Heena kauser
M. Tech Scholar, Dept. of Dairy chemistry, 
DSC, KVAFSU, Bengaluru, Karnataka, India
M. V. Sc. Scholar, Dept.Veterinary
 and Animal Husbandry Extension Education, 
VC, KVAFSU, Bengaluru, Karnataka, India
MdTahsin Ashraf
Ph.D (FMPE), SVCAET & RS, IGKV, Raipur

The practise of integrated farming is a cultivation method that integrates two or more farm lands of crop production, focusing on the reprocessing natural resources development progression, and has been linked of feedback between cooperative goods and services, with a relatively low source uptake strategy. It is carried out on the ground by utilising agricultural waste, animal waste, and fish waste with the goal of increasing efficiency and lowering costs. The advancement of an improved farming system includes the use of a variety of applications aimed at profit, in accordance with regional economic goals, and in order to improve welfare programmes. It has the potential to be a solution to a variety of local economic problems. Crop and livestock integration systems can increase the use of family labour while decreasing usage.

IFS Components
All agriculture-related enterprises, such as agriculture, mushroom cultivation, fish farming, horticulture, sericulture, duck rearing, seed production, feed mill, vegetable production, fodder production, poultry, rabbitry, azolla farming, value addition, seed production, nursery, goat/sheep rearing, diary, apiary, and pigeon rearing, are important components of an integrated farming system

IFS have four main goals:
  • In order to maintain a consistent and stable income, the yields of all component enterprises must be maximised.
  • Renewed/improved system productivity to achieve agro-ecological balance.
  • Natural crop management can be used to control the spread of insect pests, pathogens, and weeds.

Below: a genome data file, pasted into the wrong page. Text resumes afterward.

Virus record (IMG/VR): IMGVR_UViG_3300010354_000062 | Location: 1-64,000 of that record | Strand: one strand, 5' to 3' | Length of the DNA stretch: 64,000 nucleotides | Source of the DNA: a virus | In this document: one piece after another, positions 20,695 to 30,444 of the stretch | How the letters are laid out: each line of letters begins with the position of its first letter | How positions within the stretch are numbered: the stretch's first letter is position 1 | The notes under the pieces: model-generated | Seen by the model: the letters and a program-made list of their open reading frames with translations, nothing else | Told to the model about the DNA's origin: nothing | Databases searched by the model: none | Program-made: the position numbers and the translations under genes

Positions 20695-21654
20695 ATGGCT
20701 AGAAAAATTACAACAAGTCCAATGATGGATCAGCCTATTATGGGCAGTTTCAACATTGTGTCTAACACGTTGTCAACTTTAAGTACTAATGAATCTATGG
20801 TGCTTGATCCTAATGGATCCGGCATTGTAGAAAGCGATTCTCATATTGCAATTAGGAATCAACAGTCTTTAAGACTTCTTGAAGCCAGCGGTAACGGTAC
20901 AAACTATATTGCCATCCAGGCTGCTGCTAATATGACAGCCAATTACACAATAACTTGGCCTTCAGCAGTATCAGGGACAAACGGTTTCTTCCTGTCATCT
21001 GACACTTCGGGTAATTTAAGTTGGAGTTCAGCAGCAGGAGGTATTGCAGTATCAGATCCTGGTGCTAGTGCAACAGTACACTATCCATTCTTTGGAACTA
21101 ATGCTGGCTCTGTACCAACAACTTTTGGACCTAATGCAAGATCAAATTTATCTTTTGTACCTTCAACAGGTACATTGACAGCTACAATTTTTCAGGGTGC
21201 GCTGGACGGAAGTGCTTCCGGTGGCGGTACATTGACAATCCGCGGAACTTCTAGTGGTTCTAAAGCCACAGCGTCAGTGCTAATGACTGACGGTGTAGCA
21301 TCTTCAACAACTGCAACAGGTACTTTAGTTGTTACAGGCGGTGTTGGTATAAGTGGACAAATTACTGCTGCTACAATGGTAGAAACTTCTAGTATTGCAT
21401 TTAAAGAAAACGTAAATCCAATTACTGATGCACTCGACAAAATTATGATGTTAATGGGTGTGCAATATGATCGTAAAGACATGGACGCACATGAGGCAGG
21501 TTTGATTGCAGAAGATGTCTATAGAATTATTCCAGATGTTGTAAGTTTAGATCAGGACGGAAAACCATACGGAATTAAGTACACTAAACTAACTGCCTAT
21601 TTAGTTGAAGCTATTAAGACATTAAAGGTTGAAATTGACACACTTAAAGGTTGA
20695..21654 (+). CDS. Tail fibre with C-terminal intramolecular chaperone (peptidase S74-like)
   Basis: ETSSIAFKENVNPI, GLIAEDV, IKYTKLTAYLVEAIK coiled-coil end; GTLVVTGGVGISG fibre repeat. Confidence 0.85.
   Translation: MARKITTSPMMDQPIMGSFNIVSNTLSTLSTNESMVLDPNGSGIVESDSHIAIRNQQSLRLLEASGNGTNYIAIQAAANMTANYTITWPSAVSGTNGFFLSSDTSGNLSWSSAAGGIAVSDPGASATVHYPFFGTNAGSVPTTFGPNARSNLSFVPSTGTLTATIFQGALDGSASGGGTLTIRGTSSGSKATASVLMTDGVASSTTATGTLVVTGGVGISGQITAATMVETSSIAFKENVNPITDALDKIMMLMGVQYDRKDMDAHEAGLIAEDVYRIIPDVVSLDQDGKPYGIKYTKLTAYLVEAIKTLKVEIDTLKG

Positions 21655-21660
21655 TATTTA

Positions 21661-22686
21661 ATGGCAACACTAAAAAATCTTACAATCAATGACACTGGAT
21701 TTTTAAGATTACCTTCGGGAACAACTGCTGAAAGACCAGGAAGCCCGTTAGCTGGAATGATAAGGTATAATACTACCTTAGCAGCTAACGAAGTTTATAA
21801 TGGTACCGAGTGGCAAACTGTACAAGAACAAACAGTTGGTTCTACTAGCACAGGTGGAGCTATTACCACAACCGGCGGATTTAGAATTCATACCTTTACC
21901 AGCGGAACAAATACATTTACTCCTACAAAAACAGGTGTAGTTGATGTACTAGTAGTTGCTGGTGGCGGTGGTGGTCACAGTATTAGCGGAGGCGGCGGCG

• If harmful agro-chemicals and pesticides are used less frequently, it is possible to produce environmentally friendly, pollution-free food and produce

The Benefits of an Integrated Farming System:
  • Increased farm productivity leads to increased economic yield per unit area per time.
  • Lower production costs due to waste recycling lead to increased profitability.
  • More economically important components are being integrated and/or incorporated into farm production, resulting in increased sustainability.
  • The integration of different farm components provides an opportunity to solve the malnutrition problem by producing a variety of food products.
  • Organic food production is permitted in IFS.
  • Farmers have easy access to a wide variety of foods.
  • Recycling farm wastes for production aids in waste management and prevents pollution of the environment.
  • The cash flow to farmers throughout the year in an integrated farming system allows resource-poor farmers to establish themselves in society.
  • Chemical fertiliser application can be reduced by recycling organic waste, which also improves soil health.
  • Biogas production can meet household energy needs through IFS, preventing energy crises from worsening.
  • Fodder crises for livestock can be alleviated to some extent by incorporating fodder/pasture/tree species into the farming system.
  • The silvi-component serves as a source of fuel and timber in the system.
  • Increased timber production relieves pressure on forest resources.
  • Diversity in components, rather than monoculture, may provide more opportunities for year-round farm labour employment, as well as opportunities for the expansion of agri-oriented industries.
  • In general, IFS benefits farmers by raising their standard of living and thus advancing their socioeconomic status.